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Periodontal Disease: Everything You Need To Know About Gum Health

February 13, 2023

February is Gum Disease Awareness Month, so what better time to learn more about how to support your oral health? 

Maintaining good oral health is more than just taking care of your teeth, but your gums as well. The American Academy of Periodontology states that gum disease is a significant public health concern. In the United States, 64 million adults 30 years and older have some form of gum disease. It is the sixth most prevalent chronic disease in the world. 

What’s so dangerous about gum complications is that the initial stages are quite painless, so you may not know you have it until it’s progressed to cause serious problems. In this blog we’ll talk about what periodontal disease is, and how you can avoid it with some simple habits.

What is Periodontal Disease?

Periodontal disease, also known as gum disease, is mainly caused by bacterial infections and inflammation. This inflammatory disease appears in two major forms.

The first is gingivitis, which is the earliest stage of gum disease. It occurs when plaque and bacteria build up on your teeth and cause an infection. Common symptoms include red, swollen, or bleeding gums when brushing and flossing. Fortunately, gingivitis is reversible through treatment by your hygienist and diligent home care.

The second type of disease is periodontitis, a serious gum infection that damages the soft tissue and can destroy the bone that supports your teeth. Common symptoms include bad breath, painful chewing, and spitting out blood. Periodontitis can cause teeth to loosen or lead to tooth loss. It may even lead to conditions such as various heart diseases, chronic kidney disease, strokes, diabetes, and Alzheimer’s disease. Periodontitis is a severe chronic bacterial infection that causes permanent damage.

periodontal disease

The Symptoms of Periodontal Disease 

Symptoms of gum disease are often silent, meaning they may not appear until the advanced stages. Here’s are some signs to watch out for:

  • Red, swollen, or tender gums
  • Gums that bleed easily when you brush or clean your teeth
  • Painful chewing
  • Mouth sores
  • Sensitive teeth
  • Bad breath
  • Gums that appear to have pulled away from your teeth
  • Pus present between teeth and gums
  • Loose teeth
  • Change in the way your teeth fit when you bite

Who Is At Risk?

There are a variety of risk factors that may contribute to the development of periodontal disease.  

  • Age – Data from the Centers for Disease Control and Prevention indicates that over 70% of Americans 65 and older have some form of gum disease.
  • Smoking/Tobacco Use – Tobacco is one of the most significant risk factors in the development and progression of periodontal disease.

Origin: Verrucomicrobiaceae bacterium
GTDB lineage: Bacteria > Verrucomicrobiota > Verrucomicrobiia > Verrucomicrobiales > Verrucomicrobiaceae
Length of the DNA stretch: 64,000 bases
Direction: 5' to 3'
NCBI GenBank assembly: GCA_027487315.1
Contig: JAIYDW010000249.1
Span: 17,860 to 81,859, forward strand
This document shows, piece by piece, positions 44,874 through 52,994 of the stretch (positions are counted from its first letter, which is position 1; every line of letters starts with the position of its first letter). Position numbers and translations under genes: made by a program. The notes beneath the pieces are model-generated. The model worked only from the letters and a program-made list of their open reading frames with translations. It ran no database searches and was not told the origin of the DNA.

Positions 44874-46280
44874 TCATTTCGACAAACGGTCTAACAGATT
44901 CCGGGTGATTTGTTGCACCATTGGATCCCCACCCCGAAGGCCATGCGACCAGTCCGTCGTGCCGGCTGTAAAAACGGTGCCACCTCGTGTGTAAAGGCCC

• Genetics – Some people may be genetically susceptible to gum disease. 
  • Stress – Research shows that stress can make it more difficult for the body to fight off infection, including periodontal diseases.
  • Grinding Your Teeth – Clenching or grinding your teeth puts excess force on the supporting tissues of the teeth.
  • Poor Nutrition – A diet low in important nutrients can compromise the body’s immune system and make it harder for the body to fight off infections like periodontal disease.

periodontal disease

Treatment Tips for Periodontal Disease 

According to the ADA, here are some ways you can help reverse the symptoms and damage of periodontal disease:

Brush twice per day

You should brush your teeth at least twice a day, and you may even prefer to brush after every meal. This makes sure there is no buildup of plaque and bacteria in your mouth. Use a soft toothbrush and remember to change it every three months.


Flossing allows you to reach places that are difficult to reach with a toothbrush and prevent an excess buildup of plaque. 

Avoid smoking

Smoking is directly linked to the development of gum disease, so it’s strongly recommended to avoid smoking to keep your gums and teeth healthy.

Visit your dentist for a checkup

One of the best ways to prevent periodontal disease is to visit your dentist regularly. While we know many people feel anxiety around the dentist, routine checkups can help maintain your oral health for the long term. By avoiding it, you’ll only put your health at harm and may develop serious infections like gum disease.

If you think you may have periodontal disease or have any questions about your gums, schedule an appointment with us today. We’re here to help! During your next visit, we will develop a personalized treatment plan to help keep your smile happy and healthy for years to come.

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